In a recent film published by Metropolis Magazine, New York-based architect Robert A M Stern explains why we should care about Philip Johnson’s controversial AT&T building. As landmark designation hearings to protect the buildings external facade continue, demolition of the lobby of this iconic Postmodern New York City skyscraper has already completed.
The designs by Snøhetta for the renovation of the building at 550 Madison Avenue have launched the building to the forefront of the debate about the preservation of Postmodern heritage. The plans include replacing the stone facade with undulating glass in order to transform the building's street presence. Should plans progress, the once prominent arched entry will sit behind fritted glass and stone covered columns will be unwrapped to create a hovering datum.
Begin to understand the inner workings of Fumihiko Maki's architectural mind in PLANE—SITE’s latest short film from their Time-Space-Existence series. Each film focuses on the different principles which drive the practice of famous architects. Maki is known for being experimental with materials and fusing east and west culture.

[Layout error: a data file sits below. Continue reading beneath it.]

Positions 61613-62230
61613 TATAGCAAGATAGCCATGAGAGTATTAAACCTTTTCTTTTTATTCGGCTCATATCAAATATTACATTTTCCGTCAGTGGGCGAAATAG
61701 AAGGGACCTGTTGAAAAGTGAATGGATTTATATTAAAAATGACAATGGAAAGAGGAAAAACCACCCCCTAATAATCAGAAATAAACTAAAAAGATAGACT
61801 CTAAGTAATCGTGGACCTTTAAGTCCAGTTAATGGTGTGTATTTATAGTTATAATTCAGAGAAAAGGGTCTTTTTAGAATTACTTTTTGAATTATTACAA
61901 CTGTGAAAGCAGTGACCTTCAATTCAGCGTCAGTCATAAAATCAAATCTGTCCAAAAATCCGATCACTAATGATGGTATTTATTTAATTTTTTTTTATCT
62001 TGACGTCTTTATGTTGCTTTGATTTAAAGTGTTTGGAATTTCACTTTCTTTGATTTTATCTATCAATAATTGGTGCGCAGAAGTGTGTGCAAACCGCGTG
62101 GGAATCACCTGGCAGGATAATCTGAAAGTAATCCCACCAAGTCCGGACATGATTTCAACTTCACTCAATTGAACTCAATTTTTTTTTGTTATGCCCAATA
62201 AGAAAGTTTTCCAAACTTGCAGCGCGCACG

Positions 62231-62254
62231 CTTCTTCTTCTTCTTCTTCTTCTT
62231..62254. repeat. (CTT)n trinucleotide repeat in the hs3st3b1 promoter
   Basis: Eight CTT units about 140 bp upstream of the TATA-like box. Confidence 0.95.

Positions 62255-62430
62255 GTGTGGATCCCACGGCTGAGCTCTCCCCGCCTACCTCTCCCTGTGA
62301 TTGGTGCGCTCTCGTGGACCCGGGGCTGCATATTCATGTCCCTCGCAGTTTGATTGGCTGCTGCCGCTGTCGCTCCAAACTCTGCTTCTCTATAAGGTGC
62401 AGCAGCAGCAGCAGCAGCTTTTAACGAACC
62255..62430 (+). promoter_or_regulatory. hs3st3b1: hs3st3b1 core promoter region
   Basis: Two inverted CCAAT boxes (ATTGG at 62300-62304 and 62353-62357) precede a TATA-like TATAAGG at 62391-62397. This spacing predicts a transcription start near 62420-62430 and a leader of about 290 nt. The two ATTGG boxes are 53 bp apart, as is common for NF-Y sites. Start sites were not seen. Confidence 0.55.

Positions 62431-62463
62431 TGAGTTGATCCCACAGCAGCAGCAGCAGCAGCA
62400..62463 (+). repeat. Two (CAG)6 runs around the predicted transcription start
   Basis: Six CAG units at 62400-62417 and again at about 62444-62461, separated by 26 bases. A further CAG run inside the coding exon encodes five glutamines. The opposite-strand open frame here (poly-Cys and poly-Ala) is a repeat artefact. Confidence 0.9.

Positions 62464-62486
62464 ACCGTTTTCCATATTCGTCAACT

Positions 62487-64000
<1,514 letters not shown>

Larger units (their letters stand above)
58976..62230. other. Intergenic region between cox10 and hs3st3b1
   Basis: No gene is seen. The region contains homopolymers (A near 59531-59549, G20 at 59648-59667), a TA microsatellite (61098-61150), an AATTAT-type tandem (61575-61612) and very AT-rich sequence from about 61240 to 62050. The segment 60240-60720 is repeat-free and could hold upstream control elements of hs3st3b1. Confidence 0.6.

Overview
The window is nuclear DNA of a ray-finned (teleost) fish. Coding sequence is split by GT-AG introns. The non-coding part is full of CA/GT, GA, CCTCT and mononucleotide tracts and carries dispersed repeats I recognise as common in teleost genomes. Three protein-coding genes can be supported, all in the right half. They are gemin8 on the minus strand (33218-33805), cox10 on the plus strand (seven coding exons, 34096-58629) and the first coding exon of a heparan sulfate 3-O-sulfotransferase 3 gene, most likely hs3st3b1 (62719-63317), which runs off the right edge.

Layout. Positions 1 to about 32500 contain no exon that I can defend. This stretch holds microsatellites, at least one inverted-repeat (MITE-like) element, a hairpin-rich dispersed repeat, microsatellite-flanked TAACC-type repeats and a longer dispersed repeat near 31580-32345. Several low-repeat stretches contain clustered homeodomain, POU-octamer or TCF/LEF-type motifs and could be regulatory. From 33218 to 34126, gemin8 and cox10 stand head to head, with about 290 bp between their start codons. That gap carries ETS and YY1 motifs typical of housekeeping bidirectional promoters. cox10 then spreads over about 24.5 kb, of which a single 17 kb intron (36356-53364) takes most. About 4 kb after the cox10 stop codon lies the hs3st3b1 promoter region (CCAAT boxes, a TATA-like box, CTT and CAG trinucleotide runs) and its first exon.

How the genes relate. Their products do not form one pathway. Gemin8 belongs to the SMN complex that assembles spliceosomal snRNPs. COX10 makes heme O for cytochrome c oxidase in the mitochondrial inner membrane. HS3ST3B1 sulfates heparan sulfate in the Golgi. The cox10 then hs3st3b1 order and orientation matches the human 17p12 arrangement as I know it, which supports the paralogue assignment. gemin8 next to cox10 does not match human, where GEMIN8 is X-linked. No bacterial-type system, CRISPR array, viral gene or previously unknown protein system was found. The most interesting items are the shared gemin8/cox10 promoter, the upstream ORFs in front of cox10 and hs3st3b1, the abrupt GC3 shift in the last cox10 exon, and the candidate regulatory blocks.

Fans of absurd architecture, over-the-top action, and wrestling-stars-turned-beloved-actors are in for a treat this summer thanks to the recently-announced film Skyscraper. The movie’s central character is “The Pearl,” an imagined 1,067-meter-tall skyscraper in Hong Kong—although apparently some guy named “Dwayne ‘The Rock’ Johnson” also plays a pretty big role with his character Will Sawyer, a former FBI Hostage Rescue operative who lost a leg in the line of duty and now reviews building security for a living.